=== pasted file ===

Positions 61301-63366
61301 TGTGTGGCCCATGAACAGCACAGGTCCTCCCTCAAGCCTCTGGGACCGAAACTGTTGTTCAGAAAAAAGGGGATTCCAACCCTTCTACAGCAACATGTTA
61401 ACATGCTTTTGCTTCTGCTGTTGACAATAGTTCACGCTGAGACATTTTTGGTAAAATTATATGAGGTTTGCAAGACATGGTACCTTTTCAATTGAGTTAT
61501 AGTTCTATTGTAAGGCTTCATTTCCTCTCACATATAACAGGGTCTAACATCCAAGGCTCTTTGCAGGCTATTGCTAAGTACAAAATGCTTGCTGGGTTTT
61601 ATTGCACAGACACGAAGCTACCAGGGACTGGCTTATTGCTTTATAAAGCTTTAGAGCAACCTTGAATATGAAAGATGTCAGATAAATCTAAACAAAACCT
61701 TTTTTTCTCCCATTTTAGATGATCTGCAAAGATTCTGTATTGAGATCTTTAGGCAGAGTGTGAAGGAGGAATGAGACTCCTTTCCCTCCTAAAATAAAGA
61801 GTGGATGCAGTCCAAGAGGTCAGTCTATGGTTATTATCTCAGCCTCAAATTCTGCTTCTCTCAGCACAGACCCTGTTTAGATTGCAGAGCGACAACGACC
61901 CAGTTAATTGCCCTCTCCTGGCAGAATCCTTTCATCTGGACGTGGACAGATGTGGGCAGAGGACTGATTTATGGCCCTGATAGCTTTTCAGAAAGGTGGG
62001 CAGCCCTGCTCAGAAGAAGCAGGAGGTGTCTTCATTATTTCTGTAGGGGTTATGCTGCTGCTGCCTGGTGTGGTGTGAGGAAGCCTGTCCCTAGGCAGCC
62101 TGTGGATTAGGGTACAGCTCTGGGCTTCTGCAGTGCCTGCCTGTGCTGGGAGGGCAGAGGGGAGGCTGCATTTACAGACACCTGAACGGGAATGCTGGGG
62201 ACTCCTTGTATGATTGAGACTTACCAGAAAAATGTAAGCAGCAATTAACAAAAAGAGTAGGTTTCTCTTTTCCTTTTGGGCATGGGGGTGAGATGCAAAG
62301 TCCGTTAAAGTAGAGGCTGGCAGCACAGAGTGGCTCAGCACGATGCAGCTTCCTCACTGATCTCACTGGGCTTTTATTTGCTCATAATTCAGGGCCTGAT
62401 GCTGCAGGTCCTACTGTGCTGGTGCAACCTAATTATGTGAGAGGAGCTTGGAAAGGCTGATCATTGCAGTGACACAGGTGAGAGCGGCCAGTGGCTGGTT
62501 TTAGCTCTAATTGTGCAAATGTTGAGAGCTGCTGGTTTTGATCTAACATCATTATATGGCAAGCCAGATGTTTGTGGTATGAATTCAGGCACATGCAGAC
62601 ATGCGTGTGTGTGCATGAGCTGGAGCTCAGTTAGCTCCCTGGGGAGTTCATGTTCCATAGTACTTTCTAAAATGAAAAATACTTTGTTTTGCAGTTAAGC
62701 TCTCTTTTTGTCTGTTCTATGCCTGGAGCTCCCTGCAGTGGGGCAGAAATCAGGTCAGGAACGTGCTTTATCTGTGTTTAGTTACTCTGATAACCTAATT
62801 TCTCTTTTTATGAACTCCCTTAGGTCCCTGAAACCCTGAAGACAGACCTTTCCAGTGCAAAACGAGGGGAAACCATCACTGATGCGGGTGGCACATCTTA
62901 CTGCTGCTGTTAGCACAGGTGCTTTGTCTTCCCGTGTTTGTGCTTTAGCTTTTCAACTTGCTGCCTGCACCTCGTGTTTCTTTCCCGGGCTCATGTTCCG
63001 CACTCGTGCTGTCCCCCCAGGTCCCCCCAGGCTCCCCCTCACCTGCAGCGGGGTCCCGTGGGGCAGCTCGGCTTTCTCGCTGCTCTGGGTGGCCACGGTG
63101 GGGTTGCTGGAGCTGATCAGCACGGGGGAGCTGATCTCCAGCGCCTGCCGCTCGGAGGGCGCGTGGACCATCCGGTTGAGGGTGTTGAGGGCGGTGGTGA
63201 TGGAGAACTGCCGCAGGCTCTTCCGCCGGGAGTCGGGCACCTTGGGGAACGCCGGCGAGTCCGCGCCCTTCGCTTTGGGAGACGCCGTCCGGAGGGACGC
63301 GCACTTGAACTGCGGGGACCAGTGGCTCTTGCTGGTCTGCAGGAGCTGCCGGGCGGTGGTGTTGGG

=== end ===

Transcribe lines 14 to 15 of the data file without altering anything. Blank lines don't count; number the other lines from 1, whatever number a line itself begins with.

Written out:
62501 TTAGCTCTAATTGTGCAAATGTTGAGAGCTGCTGGTTTTGATCTAACATCATTATATGGCAAGCCAGATGTTTGTGGTATGAATTCAGGCACATGCAGAC
62601 ATGCGTGTGTGTGCATGAGCTGGAGCTCAGTTAGCTCCCTGGGGAGTTCATGTTCCATAGTACTTTCTAAAATGAAAAATACTTTGTTTTGCAGTTAAGC